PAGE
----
why do nurses eat thier young - page 2
:eek: I have been reading the posts on these boards for a while now and I am just wondering why do nurses eat thier young? I wonder if this is something that we are instilled with in nursing... Read More
Mar 6, '08I disagree that nurses eat their young.
Nursing is a difficult job, and to stay in it for a long time, you have to develop a thick skin. That is different than saying you have to be cold and callous; just that you see people in the worst of the human condition. My job includes all sorts of bodily fluids, watching and sometimes causing pain, and sometimes watching someone die (expectedly or unexpectedly). Babies to grandmas.
My job also requires a certain level of skill and time management abilities.
It takes a while for new nurses to develop this thick skin, to hone their skills, and to appropriately manage their time. Some new nurses to all this sooner than others. Some older nurses expect faster development than others.
Of course there are bad apples in every bunch; but I think a lot of the "nurses eat their young" idea comes from new nurses not understanding older nurses, thinking they are insensitive and cold rather than realizing that they, too, will be like this at some point, and that it is not exactly a bad thing, just a self preservation thing that comes with experience.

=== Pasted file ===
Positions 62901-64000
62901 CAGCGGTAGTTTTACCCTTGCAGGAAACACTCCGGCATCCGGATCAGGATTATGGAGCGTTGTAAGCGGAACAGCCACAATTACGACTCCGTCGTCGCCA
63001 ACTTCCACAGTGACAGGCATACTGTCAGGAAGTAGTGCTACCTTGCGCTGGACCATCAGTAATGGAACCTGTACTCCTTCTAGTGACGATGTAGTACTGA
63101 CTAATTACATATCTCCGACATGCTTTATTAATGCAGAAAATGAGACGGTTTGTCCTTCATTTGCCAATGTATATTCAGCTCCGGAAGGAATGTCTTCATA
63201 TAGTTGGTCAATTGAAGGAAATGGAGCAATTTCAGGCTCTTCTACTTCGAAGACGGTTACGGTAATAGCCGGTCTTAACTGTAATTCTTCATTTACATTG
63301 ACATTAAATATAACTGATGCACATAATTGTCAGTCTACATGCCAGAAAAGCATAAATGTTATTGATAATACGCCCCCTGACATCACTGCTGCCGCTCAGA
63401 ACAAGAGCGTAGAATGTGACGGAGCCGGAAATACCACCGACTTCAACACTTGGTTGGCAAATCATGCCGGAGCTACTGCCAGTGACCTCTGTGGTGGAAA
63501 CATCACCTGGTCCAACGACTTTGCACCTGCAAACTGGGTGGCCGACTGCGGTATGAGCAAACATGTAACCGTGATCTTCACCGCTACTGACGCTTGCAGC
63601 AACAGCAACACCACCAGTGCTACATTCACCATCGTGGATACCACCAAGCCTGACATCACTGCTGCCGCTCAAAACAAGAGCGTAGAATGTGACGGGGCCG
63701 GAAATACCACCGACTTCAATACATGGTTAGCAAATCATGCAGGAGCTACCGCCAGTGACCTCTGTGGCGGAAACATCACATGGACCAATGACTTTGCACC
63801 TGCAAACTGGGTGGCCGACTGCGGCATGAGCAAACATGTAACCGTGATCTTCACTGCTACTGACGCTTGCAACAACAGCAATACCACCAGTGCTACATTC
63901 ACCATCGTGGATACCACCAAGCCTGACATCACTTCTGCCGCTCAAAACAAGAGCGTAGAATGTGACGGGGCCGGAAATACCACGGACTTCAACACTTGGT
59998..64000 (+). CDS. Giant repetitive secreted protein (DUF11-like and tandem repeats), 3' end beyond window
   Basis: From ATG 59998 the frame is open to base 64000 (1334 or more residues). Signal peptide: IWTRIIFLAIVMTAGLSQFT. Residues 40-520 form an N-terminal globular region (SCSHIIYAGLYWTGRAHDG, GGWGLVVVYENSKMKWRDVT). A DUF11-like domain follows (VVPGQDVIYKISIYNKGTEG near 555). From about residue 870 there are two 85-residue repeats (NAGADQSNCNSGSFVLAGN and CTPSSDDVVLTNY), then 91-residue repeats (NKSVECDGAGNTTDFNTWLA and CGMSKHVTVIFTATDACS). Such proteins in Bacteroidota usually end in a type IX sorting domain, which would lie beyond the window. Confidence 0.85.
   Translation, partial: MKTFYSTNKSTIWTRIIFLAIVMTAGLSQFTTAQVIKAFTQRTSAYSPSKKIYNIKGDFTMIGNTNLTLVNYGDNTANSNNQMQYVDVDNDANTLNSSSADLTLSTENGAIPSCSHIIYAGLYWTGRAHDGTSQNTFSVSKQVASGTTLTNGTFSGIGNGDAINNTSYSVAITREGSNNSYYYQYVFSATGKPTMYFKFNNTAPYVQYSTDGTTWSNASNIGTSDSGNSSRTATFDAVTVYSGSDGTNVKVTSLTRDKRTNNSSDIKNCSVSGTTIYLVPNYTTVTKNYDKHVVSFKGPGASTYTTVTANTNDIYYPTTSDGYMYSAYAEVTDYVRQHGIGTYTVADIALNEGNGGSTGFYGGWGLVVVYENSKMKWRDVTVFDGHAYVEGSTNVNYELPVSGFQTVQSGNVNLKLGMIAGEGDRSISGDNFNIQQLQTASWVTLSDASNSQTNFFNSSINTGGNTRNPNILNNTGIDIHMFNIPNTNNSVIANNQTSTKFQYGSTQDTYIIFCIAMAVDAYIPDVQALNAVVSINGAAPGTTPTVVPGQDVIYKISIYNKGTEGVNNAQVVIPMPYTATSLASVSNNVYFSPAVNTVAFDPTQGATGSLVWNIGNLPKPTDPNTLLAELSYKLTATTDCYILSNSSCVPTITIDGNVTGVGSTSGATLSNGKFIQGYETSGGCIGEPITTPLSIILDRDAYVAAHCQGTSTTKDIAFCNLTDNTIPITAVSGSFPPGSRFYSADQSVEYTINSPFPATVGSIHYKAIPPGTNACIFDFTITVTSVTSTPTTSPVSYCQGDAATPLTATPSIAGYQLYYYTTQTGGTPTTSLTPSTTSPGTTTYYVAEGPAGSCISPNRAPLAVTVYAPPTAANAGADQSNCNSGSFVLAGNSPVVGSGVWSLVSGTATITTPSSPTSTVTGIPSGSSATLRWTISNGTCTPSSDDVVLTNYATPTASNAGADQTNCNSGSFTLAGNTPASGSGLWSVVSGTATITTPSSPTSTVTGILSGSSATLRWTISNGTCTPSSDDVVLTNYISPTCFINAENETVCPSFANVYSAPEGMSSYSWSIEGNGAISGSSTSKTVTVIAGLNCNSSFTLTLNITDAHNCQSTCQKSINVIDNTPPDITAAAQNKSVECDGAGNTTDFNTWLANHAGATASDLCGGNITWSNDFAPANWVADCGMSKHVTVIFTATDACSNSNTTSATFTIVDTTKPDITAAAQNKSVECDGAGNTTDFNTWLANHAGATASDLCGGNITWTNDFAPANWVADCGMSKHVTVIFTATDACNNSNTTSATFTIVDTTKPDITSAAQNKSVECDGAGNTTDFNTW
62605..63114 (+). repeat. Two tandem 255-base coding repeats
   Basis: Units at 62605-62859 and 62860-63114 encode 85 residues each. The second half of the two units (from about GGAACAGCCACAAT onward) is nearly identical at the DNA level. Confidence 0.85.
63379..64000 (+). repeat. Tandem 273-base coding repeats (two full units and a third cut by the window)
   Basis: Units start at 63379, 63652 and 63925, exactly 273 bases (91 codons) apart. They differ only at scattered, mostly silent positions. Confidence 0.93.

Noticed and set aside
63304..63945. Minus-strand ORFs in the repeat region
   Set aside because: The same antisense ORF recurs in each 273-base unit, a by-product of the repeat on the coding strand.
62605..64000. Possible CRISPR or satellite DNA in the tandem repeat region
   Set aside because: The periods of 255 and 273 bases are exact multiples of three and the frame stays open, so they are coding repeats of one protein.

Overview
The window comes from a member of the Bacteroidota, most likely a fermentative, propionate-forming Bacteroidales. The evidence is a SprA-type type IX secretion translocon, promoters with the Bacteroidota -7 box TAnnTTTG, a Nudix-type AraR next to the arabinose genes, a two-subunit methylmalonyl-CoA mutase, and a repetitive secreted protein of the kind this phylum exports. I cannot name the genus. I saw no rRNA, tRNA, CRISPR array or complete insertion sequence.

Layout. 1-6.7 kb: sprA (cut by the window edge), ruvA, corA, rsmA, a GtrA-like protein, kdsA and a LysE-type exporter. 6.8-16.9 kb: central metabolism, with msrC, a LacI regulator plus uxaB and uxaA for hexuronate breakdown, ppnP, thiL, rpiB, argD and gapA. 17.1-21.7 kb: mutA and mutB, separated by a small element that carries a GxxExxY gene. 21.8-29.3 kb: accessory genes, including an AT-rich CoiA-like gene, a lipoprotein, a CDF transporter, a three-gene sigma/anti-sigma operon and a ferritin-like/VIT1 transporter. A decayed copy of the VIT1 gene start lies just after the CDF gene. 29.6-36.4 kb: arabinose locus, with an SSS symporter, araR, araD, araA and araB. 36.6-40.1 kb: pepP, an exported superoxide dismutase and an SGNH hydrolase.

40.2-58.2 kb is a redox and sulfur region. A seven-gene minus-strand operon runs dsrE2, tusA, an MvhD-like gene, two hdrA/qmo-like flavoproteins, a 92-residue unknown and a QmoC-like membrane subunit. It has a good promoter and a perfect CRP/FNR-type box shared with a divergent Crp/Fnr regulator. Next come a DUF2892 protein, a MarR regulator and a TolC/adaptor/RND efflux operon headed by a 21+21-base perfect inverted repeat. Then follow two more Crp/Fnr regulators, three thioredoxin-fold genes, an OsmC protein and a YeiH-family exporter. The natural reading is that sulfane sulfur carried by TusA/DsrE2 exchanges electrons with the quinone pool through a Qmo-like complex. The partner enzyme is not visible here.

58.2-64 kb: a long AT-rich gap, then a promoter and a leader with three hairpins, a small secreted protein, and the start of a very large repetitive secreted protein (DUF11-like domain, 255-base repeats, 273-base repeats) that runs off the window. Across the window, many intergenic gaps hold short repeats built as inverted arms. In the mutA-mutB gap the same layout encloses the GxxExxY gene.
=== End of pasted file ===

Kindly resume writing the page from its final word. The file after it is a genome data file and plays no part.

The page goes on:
It's kind of like the sink or swim thing. I will help a new nurse (or an experienced nurse for that matter) if she is sinking because of an unexpectedly difficult workload; I will not help a new nurse with an average, daily load. She has to learn how to do it. I know more than one new nurse on our unit who has complained about this; but how will she learn otherwise, to manage her time and to get a handle on her duties? She has to learn to swim sometime. This attitude is not me eating my young.
Mar 6, '08Here is the very lengthy sticky thread on this topic:
Survey: DO "Nurses eat their young"?